School Readiness

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Tapping Into Technology - Learning with Technology

Tapping Into Technology Booklet Cover; image of children with adult holding and looking at digital device; Fairfax Futures logo




Page 3 - Learning with Technology

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Children learn best through meaningful interactions with caring adults and peers. When used appropriately, technology can enhance these interactions and open new dynamic learning opportunities for children. Integrating technology into everyday situations helps children recognize the potential of technology as another tool for learning. When using technology with a child, there are several things to keep in mind to maximize the experience.

Use technology in a variety of educational ways
Using technology in a variety of ways helps children understand that technology is more than a device to play games. Taking pictures during a nature walk, reading eBooks, and using the Internet to find information reinforces the concept that technology is diverse and a powerful educational tool. It also empowers children to become active participants, instead of passive observers, in the use of technology.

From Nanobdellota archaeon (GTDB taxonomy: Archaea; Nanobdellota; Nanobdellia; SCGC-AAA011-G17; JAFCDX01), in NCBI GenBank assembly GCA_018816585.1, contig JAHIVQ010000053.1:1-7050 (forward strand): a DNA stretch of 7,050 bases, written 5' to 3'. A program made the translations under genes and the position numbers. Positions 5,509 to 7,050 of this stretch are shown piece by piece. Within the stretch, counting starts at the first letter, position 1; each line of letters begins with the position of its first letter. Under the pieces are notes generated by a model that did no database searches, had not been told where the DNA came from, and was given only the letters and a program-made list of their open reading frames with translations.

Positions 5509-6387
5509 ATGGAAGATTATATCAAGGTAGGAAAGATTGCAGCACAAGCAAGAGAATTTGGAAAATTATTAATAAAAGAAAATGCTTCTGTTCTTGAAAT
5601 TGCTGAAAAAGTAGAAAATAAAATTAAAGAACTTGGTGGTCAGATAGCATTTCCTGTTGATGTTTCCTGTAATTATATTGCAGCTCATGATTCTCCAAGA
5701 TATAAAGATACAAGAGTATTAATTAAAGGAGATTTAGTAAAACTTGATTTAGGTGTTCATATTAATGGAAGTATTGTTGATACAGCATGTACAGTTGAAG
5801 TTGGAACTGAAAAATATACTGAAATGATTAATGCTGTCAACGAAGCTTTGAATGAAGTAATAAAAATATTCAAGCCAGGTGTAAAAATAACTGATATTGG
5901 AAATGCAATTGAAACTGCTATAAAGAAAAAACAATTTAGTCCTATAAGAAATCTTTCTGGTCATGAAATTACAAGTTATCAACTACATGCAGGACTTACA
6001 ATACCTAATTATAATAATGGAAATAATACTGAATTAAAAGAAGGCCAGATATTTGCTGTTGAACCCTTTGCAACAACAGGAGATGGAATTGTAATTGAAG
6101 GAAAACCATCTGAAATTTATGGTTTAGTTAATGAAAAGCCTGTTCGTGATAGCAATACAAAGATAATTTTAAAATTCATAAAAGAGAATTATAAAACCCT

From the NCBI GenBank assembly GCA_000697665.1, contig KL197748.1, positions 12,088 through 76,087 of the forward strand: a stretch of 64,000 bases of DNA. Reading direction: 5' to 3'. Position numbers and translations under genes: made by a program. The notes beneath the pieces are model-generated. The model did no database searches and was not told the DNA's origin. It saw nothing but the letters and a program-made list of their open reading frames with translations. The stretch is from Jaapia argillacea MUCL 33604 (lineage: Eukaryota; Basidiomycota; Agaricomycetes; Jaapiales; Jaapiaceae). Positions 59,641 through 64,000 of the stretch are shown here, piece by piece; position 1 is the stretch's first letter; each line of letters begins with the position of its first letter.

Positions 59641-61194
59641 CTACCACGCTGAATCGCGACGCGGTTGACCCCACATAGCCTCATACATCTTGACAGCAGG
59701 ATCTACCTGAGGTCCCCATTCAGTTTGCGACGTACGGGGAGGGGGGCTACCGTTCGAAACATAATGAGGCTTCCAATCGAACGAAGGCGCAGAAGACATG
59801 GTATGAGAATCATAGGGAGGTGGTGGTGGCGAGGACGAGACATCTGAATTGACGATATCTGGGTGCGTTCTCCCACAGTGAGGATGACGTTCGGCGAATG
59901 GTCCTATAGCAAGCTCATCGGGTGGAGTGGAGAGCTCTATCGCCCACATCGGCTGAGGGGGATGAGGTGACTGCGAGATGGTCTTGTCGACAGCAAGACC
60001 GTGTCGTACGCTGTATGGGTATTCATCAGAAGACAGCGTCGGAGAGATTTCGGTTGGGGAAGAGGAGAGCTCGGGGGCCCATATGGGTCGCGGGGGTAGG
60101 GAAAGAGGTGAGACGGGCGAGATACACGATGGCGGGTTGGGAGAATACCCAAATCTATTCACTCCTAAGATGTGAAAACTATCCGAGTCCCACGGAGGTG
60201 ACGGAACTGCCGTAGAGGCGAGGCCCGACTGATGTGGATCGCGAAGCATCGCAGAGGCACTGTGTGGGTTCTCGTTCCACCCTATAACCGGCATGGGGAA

Vocalize what you are doing
As you interact with technology, verbalize each step of the process and invite your child to participate when possible. For example, saying “I am going to click the link in the middle of the smartphone screen to open the website” exposes children to language and vocabulary associated with technology and introduces them to basic functions of devices.

Ask open-ended questions
During your interaction with technology, help your child think critically about causeand- effect. For example, asking “What happened when you pushed that button?” helps your child become curious about how and why things happen. It also helps develop problem-solving skills.

Model appropriate use of technology
Screen time is a large concern for many parents and educators. Current research indicates that the quality of screen time is more important than the quantity of screen time. The content of the program or game, whether the child is playing in isolation, without the benefit of an actively engaged adult, and whether the child’s engagement is replacing interest in other activities such as outdoor play, are more critical than imposing a standardized time limit for every child. However, if limiting screen time is a concern, it is important that, as adults, we exercise limits on our own use of technology to model an appropriate balance for children. For example, you may wish to create “screen-free” zones or times of the day that apply to all members of the family.

Limit interactions with screens before bedtime
Research has shown that the noise and light emitted from electronic devices stimulate the brain and disrupt natural sleep patterns in both children and adults. It is recommended that children not interact with screens in the two hours before their regular bedtime. It is also recommended that children not have televisions in their bedrooms.

PDF version of Tapping Into Technology *

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